Shellfire VPN review

Proprietary VPN router and unstable connections

Shellfire VPN
(Image: © Future)

TechRadar Verdict

Shellfire is a decent VPN service on the surface, but it has a fair few problems. The user interface is clunky, the VPN connection is patchy and the speeds are average at best. However, we did like that it has a free tier, as well as the proprietary VPN-equipped router.


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    Has a free version

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    Unblocks BBC iPlayer

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    Proprietary router

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    14-day money-back guarantee


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    Unstable connections

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    Doesn’t unblock Netflix

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    Awkward UI

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    Only 1 concurrent connection

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Shellfire is a German VPN vendor, used by more than 250,000 netizens as their anonymity service of choice.

It provides a proprietary VPN router for anyone who lacks the expertise to manually install the service, as well a free tier that can come in handy in situations when you need an emergency VPN.

The platform looks alright on the surface, but the apps leave much to be desired in terms of features and usability, as well as connection stability, so you might prefer one of the best VPN solutions we had the chance to experience


This provider has no traditional free trial, but you’ll still be able to test it out and ask for a refund within 14 days after the purchase. It will be granted to you quickly, no questions asked.

There's also a free version of the platform that is slightly less secure, which offers 128-bit instead of 256-bit encryption, limits the speed to up to 1,000Kbps, and provides access to servers in only two countries: Germany and the USA).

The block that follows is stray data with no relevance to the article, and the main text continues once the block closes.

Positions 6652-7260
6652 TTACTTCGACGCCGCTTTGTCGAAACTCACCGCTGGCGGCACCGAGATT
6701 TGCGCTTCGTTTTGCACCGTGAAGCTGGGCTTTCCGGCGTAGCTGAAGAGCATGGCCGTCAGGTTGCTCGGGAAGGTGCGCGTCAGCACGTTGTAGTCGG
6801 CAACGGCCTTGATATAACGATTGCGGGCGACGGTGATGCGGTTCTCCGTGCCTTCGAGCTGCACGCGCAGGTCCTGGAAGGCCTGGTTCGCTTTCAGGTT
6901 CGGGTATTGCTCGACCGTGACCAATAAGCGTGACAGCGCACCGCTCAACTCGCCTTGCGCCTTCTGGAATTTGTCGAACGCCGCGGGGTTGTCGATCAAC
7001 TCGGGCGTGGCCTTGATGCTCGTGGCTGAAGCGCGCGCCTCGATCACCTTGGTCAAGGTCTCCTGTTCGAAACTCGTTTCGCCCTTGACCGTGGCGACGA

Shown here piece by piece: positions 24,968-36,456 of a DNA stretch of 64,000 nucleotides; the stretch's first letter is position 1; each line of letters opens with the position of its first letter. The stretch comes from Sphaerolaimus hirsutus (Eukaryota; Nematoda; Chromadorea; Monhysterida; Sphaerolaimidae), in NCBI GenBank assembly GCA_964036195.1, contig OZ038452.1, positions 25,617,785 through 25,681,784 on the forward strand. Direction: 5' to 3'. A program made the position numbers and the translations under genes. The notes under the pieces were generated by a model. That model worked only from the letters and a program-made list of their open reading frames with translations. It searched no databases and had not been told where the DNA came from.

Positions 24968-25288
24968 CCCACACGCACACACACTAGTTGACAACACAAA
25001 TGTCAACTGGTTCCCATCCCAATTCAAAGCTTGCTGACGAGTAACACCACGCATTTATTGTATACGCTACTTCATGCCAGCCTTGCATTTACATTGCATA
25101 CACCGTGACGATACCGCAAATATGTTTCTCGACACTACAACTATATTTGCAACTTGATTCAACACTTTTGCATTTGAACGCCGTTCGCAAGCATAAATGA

The subscription plans range from the 1-month option at $11.95/month to the 12-month one at $7.58/month and the 24-month subscription at $5.66/month. This is far from the cheapest on the market, but there are a few more expensive products out there too.

You can also purchase the provider’s proprietary Shellfire Box VPN router under the 12-month plan, costing $133.95 for the first 12 months ($11.16/month), after which it renews at the regular price of $90.95 ($7.58/month).

The 24-month subscription costs $187.95 ($7.83/month) for the first billing term, after which it renews at $135.95 ($5.66/month) billed every two years.

Payments can be made using credit/debit cards, PayPal, bank transfer, HiPay, or Bitcoin. You can connect as many devices as you like under one VPN account but only one concurrent connection is possible. This limitation can be overridden if you purchase the provider’s proprietary VPN router.


Shellfire has a lot of issues that need addressing, so we would suggest checking out NordVPN, Surfshark or CyberGhost, all of which are better performers and come at a lower cost.

However, if you don’t mind paying more for a truly ultimate VPN service, then look no further than ExpressVPN - it features thousands of servers all over the world, stable and fast connections, dozens of extras and customization options, and unblocks all geo-restricted websites and services.


Many popular video-on-demand services, like Netflix or BBC iPlayer, are often blocked in certain regions.

Shellfire’s Windows app can give you access to US streaming services including Hulu, ABC, CBS, NBC, Fox, Crunchyroll - but Netflix is missing from the list.